The LWF Blog
Fire Engineering Design and Risk Assessment – Fire Suppression – Part 2July 6, 2017 10:34 am
In this Fire Engineering Design and Risk Assessment blog series for Architects and others involved in building design and fire safety, we are looking at fire suppression. In Part 1, we looked at how the objectives of the end-user can vary from simply meeting legal obligations through to a ‘zero damage’ policy. In part 2, we’re going to begin by looking at the measures which may be taken in order to have a ‘zero damage’ policy.
The first measure to be undertaken is one of instigating an environment of active awareness. This means that the risk of fire and the consequences of a fire in terms of damage to the business are high on the day to day agenda of those people on the premises and that those risks are managed.
Security within the building and its surroundings is a part of this. Access to the building must be via security control only for all personnel and visitors must be accompanied at all times.
Each employee must undergo fire risk management training as a part of their induction process, as well as being familiar with the fire protection measures within the building(s).
All works taking place in the building, whether undertaken by internal staff or external contractors must be subject to control measures such as risk assessments and method statements. Only then can the potential impact upon fire protection measures be mitigated.
Storage areas must be limited, and every area must have only limited local combustible consumables.
The second stage of a ‘zero damage’ policy would be the installation of an aspirating smoke detection system. This system gives the earliest possible warning of fire and is designed to allow investigation of any alarms by the relevant staff. This early warning and opportunity to deal with the early stages of a fire without a full fire alarm or sprinkler system activation can mean that further damage to the property can be avoided.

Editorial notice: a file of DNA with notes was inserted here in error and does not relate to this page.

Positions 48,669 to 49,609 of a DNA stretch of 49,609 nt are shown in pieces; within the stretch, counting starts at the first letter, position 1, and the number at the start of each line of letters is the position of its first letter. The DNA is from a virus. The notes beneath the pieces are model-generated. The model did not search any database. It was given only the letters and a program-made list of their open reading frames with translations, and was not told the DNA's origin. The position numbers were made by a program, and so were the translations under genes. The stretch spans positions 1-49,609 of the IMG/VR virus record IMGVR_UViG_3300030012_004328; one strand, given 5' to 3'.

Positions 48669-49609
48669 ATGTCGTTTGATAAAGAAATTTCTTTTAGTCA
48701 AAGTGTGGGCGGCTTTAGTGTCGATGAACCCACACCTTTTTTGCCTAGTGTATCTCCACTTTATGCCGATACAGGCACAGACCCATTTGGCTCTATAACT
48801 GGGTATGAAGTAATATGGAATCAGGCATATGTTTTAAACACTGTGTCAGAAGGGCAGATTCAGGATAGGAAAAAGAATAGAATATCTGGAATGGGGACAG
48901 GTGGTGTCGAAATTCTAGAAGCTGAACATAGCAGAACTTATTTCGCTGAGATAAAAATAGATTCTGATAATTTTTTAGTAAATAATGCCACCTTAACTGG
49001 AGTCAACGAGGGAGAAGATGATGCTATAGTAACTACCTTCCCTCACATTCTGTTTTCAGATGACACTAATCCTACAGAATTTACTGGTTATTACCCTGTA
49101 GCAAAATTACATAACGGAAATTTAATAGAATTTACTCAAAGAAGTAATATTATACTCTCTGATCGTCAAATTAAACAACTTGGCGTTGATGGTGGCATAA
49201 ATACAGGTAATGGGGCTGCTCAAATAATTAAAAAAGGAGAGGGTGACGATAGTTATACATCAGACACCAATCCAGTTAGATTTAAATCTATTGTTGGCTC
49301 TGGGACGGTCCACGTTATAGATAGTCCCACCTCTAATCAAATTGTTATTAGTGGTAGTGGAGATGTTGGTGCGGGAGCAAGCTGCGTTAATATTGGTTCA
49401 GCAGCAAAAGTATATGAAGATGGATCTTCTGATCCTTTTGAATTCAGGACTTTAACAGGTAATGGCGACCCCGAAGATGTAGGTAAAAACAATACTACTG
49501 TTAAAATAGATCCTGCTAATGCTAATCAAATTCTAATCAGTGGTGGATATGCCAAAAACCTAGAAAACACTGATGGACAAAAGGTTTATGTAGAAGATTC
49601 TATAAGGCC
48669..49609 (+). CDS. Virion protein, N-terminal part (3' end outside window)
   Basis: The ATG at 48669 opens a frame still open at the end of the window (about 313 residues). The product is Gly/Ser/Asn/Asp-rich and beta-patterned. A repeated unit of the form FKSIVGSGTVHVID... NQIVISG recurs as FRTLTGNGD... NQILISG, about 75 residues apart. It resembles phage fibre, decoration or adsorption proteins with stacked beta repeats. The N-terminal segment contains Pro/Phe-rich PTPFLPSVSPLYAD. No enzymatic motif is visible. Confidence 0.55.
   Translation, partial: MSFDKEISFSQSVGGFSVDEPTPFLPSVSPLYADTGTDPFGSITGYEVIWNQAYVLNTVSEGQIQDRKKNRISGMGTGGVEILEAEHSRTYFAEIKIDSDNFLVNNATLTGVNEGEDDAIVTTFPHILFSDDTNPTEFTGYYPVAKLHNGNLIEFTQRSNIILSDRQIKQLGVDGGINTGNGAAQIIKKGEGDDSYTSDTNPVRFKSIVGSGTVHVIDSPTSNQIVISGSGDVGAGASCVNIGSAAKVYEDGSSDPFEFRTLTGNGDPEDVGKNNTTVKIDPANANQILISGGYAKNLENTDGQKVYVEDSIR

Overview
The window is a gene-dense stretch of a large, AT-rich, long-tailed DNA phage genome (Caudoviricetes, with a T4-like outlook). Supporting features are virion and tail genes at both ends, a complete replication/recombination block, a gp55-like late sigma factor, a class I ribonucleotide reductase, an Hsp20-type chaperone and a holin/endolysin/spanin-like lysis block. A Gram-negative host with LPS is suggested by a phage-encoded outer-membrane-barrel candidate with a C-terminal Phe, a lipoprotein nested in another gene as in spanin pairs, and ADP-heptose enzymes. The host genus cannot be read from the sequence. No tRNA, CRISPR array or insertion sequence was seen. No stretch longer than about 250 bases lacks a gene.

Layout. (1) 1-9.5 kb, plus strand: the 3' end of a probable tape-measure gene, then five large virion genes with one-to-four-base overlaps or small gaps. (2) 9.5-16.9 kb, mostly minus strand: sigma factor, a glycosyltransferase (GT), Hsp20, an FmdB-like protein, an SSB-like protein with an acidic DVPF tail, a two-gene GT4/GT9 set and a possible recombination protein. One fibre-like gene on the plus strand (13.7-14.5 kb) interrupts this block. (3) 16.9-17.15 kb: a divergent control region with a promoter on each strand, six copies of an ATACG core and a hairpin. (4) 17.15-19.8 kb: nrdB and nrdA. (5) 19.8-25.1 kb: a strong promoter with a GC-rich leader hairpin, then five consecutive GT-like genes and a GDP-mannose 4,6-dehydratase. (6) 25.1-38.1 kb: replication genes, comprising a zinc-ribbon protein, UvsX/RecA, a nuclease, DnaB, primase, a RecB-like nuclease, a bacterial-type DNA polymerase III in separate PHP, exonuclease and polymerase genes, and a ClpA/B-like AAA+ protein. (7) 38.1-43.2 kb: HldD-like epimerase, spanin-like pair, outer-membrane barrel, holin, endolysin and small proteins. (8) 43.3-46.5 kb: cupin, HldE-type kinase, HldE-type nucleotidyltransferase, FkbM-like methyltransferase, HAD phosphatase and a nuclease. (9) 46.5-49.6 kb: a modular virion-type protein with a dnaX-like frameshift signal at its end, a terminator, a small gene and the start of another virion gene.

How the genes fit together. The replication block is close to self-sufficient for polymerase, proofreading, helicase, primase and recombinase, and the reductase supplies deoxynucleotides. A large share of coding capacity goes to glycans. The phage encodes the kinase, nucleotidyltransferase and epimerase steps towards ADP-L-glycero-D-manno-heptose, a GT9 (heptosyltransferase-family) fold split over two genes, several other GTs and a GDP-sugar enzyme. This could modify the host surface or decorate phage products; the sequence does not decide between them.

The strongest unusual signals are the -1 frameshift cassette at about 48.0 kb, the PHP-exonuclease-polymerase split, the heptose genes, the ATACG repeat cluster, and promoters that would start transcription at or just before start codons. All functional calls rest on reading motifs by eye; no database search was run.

In addition, a ‘stand-alone’ point fire detection and alarm system should be installed with the aim of it sounding when evacuation of an area is required and to send for assistance from the Fire and Rescue Service.
An automatic inert gaseous firefighting system can be employed to act with a coincident smoke detection system. This means that when two smoke detectors are both activated, the release of the agent is instigated.
The fifth stage of a ‘zero damage’ policy involves the installation of an automatic wet sprinkler system with sprinkler heads installed in a protected position to avoid damage.
The final part of this overall system is to ensure that each of the risk areas is compartmented from adjacent areas and floors by construction of at least 2 hours fire resistance.
While the order in which these works are accomplished will be dependent upon practicality, all should be completed before the building is operational. While a ‘zero damage’ policy for each building is not the same, it is likely it would involve some or all of the above methods.
In Part 3 of Fire Suppression, we will be looking in more detail at sprinkler protection. In the meantime, if you have any questions about this blog, or wish to discuss your own project with one of our fire engineers, please contact us.
Lawrence Webster Forrest has been working with their clients for over 25 years to produce innovative and exciting building projects. If you would like further information on how LWF and fire strategies could assist you, please contact Peter Gyere on 020 8668 8663.